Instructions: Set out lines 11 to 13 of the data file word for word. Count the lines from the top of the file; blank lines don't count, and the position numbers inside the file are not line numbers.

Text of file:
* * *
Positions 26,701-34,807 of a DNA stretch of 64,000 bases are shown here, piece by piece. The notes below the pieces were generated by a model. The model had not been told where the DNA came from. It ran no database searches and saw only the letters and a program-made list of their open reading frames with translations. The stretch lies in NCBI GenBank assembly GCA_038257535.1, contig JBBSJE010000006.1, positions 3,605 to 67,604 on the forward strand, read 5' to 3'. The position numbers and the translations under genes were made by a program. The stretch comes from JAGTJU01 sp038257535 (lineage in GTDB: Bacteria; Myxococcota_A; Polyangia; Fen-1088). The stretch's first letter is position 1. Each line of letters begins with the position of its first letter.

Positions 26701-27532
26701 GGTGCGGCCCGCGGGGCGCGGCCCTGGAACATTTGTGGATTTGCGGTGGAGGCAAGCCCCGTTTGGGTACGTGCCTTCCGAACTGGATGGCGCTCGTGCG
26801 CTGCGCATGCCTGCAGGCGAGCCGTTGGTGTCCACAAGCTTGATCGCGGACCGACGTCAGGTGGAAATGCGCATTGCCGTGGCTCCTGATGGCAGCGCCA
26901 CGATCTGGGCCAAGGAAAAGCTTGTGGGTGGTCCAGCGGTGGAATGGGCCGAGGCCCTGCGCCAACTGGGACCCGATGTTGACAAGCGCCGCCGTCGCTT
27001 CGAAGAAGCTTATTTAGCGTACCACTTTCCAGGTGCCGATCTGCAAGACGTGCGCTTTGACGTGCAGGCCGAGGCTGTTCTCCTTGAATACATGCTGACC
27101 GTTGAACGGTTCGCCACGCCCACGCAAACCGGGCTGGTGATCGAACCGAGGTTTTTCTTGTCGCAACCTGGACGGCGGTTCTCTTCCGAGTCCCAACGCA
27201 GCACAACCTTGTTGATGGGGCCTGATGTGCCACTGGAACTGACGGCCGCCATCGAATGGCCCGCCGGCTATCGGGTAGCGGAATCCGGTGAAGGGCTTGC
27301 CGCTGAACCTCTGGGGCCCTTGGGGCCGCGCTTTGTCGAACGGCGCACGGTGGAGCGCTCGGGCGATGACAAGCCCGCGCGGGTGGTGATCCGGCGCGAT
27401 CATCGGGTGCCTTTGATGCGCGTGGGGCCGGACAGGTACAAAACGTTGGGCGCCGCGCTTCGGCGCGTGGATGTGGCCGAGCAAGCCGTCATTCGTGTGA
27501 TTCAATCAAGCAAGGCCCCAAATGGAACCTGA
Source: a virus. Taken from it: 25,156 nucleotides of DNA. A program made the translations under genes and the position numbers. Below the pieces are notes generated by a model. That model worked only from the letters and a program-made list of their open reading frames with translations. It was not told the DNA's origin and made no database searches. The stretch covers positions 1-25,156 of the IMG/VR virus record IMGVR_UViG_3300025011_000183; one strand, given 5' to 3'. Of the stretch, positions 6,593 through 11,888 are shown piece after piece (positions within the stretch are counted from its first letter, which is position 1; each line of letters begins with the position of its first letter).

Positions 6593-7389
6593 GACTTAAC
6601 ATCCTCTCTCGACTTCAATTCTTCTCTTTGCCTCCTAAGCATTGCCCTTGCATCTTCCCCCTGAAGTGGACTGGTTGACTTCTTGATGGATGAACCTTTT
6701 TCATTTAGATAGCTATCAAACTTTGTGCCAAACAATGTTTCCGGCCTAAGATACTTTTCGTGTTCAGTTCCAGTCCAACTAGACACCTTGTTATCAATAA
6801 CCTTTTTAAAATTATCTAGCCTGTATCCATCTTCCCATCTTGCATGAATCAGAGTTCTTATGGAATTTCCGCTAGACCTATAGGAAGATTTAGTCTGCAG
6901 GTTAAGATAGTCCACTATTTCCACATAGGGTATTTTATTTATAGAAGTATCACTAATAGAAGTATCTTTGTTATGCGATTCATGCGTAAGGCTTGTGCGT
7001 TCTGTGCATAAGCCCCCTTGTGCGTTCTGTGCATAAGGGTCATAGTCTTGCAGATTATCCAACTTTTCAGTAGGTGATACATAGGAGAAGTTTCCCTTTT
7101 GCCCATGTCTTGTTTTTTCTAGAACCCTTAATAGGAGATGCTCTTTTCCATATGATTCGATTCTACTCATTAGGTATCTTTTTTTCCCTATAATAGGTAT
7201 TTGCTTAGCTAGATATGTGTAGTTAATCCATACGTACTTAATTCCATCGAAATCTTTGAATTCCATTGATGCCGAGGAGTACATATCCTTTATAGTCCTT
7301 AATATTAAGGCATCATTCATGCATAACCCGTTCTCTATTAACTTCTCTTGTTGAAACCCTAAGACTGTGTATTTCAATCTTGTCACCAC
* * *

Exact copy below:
27501 TTCAATCAAGCAAGGCCCCAAATGGAACCTGA
Source: a virus. Taken from it: 25,156 nucleotides of DNA. A program made the translations under genes and the position numbers. Below the pieces are notes generated by a model. That model worked only from the letters and a program-made list of their open reading frames with translations. It was not told the DNA's origin and made no database searches. The stretch covers positions 1-25,156 of the IMG/VR virus record IMGVR_UViG_3300025011_000183; one strand, given 5' to 3'. Of the stretch, positions 6,593 through 11,888 are shown piece after piece (positions within the stretch are counted from its first letter, which is position 1; each line of letters begins with the position of its first letter).

Positions 6593-7389